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Liang Guanglie, China: US, China to Cooperate More Against Cyber Threats

William Ide

May 8, 2012

American and Chinese defense officials on Monday expressed a willingness to work together to address the growing threat of cyber attacks.

There is growing concern among U.S. officials, lawmakers and cyber security experts that America's defense, business and economic interests are increasingly threatened by foreign cyber attacks. And often, China is cited as the source of these intrusions.

But that is something visiting Chinese Defense Minister Liang Guanglie denied during a press conference at the Pentagon.

Liang, a general in the People's Liberation Army, said that there is no evidence directly linking cyber attacks in the United States to China. He said that in his talks with U.S. Secretary of Defense Leon Panetta, the secretary agreed that all of the attacks could not be attributed to China.

Liang said that during their talks Monday, he and Panetta discussed ways to strengthen cyber security, but added that they would leave the details of that effort for experts to work out.

President Barack Obama has cited cyber security as one of the most serious economic and national security challenges facing the United States. Defense Secretary Leon Panetta says Sino-American cooperation is crucial.

“Because the United States and China have developed technological capabilities in this arena, it’s extremely important that we work together to develop ways to avoid any miscalculation or misperception that could lead to crisis in this area," said Panetta.

During high-level talks last week in Beijing, cyber security was among the major issues discussed by civilian and military leaders. Secretary of State Hillary Clinton said that during the annual Strategic and Economic Dialogue, the United States expressed its growing concern about the threat cyber intrusions pose to economic and national security across the world. She stressed the need for the world’s two biggest cyber actors - the United States and China - to have a sustained, meaningful dialogue on cyberspace and to develop a shared understanding of acceptable norms of behavior.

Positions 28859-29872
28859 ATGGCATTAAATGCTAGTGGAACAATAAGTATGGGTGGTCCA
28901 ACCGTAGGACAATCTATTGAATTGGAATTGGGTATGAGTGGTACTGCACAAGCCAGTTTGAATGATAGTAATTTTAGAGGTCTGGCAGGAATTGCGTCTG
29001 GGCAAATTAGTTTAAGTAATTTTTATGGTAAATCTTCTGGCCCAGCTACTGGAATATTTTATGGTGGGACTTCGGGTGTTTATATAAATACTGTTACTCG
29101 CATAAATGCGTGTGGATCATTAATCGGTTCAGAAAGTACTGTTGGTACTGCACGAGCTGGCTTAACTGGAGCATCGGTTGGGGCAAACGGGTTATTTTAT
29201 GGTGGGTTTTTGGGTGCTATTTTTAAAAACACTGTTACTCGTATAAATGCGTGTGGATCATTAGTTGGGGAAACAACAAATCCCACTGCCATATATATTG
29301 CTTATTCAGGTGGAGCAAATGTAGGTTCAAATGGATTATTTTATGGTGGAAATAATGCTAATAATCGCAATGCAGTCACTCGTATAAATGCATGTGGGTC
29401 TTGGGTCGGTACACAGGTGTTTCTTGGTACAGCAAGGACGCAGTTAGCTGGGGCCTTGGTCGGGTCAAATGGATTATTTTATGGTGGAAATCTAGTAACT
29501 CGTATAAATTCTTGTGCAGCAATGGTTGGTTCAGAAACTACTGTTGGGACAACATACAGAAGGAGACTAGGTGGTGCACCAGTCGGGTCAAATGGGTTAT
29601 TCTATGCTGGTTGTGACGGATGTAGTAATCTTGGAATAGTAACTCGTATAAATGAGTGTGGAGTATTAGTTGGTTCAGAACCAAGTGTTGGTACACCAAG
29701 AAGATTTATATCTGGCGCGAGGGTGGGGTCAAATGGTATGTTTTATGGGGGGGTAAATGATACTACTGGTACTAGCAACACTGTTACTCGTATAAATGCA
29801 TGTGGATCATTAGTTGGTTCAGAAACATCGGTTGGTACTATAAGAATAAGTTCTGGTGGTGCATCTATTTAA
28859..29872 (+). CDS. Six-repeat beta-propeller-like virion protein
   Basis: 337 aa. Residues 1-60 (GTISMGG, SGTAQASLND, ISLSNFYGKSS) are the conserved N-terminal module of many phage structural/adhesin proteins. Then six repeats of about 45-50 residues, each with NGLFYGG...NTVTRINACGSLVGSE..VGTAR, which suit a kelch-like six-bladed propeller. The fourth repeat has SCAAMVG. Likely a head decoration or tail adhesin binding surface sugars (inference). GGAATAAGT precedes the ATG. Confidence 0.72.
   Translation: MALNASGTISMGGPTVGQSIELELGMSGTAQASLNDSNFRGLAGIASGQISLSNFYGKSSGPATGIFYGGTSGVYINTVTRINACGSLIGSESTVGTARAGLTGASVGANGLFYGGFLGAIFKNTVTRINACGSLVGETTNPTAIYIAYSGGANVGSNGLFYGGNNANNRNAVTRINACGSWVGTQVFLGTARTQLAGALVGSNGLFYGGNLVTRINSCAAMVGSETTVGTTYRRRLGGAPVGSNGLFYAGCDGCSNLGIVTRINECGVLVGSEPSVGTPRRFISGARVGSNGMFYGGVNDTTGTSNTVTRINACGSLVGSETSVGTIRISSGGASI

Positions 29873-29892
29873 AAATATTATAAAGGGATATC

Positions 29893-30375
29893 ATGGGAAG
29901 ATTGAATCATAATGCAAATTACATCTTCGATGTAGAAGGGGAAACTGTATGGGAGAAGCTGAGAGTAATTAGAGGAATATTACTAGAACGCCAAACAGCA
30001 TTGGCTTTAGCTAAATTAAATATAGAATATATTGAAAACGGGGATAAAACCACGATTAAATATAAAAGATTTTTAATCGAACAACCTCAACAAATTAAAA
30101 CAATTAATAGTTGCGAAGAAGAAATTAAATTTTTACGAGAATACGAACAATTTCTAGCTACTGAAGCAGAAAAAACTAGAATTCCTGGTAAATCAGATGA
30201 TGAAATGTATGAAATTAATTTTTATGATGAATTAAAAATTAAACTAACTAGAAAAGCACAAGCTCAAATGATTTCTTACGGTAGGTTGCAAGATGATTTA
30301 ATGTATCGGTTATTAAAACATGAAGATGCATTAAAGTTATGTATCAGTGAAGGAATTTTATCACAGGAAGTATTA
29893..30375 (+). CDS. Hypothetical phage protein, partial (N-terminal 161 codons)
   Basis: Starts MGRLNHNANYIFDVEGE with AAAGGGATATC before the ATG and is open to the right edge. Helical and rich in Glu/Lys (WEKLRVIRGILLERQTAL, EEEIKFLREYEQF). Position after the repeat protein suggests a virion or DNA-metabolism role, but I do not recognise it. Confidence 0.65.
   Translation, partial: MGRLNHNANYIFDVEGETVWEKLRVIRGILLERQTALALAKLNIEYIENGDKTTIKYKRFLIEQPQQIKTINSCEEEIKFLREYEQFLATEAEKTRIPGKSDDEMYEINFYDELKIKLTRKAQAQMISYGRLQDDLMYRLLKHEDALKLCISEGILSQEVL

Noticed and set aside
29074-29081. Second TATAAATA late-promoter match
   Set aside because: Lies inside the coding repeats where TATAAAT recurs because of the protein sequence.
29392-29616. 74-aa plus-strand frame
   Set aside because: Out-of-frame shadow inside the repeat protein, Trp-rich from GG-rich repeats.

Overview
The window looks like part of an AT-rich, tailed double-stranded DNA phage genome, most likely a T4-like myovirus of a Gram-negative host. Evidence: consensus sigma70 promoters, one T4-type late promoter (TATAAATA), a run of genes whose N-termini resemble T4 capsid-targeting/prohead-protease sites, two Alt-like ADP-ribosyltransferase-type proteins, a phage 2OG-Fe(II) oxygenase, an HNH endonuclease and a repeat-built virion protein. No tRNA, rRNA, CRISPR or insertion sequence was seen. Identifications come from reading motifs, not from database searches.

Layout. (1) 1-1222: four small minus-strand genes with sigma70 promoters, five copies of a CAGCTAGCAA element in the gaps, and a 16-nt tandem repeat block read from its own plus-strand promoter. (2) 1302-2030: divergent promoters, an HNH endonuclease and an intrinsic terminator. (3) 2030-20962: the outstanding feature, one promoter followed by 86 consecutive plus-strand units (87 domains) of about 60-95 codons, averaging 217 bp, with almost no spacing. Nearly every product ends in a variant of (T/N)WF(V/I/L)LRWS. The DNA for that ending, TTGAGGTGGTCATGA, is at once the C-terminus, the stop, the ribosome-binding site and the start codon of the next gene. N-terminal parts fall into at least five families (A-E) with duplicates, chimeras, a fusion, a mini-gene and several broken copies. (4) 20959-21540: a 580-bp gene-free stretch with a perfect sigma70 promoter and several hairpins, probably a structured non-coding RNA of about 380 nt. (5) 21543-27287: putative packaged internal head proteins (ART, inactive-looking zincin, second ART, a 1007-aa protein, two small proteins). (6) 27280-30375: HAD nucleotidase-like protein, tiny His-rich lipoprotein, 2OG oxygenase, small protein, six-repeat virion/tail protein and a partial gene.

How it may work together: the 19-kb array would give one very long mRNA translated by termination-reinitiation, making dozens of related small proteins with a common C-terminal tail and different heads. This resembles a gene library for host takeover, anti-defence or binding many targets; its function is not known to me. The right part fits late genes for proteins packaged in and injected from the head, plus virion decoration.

But the push for cooperation and the fact that not all cyber attacks originate in China do not mean that Washington is unconcerned about the role Beijing plays in such intrusions. Last year, a report issued by U.S. intelligence agencies listed Chinese actors in cyberspace as the most active and persistent perpetrators of economic espionage. Russia’s intelligence services were also cited for using cyberspace to collect economic information and acquire U.S. technology.

The report said that although private U.S. firms and cyber security specialists have reported a massive number of intrusions that originated in China, it is difficult to determine who is ultimately responsible.

Beijing says it is the biggest victim of cyber attacks, noting that last year some 47,000 foreign Internet addresses were involved in attacks on nearly nine million computers in China.

In addition to cyber threats, the two defense officials discussed a range of other issues, including North Korea’s nuclear program, U.S. arms sales to Taiwan and territorial disputes in the South China Sea.

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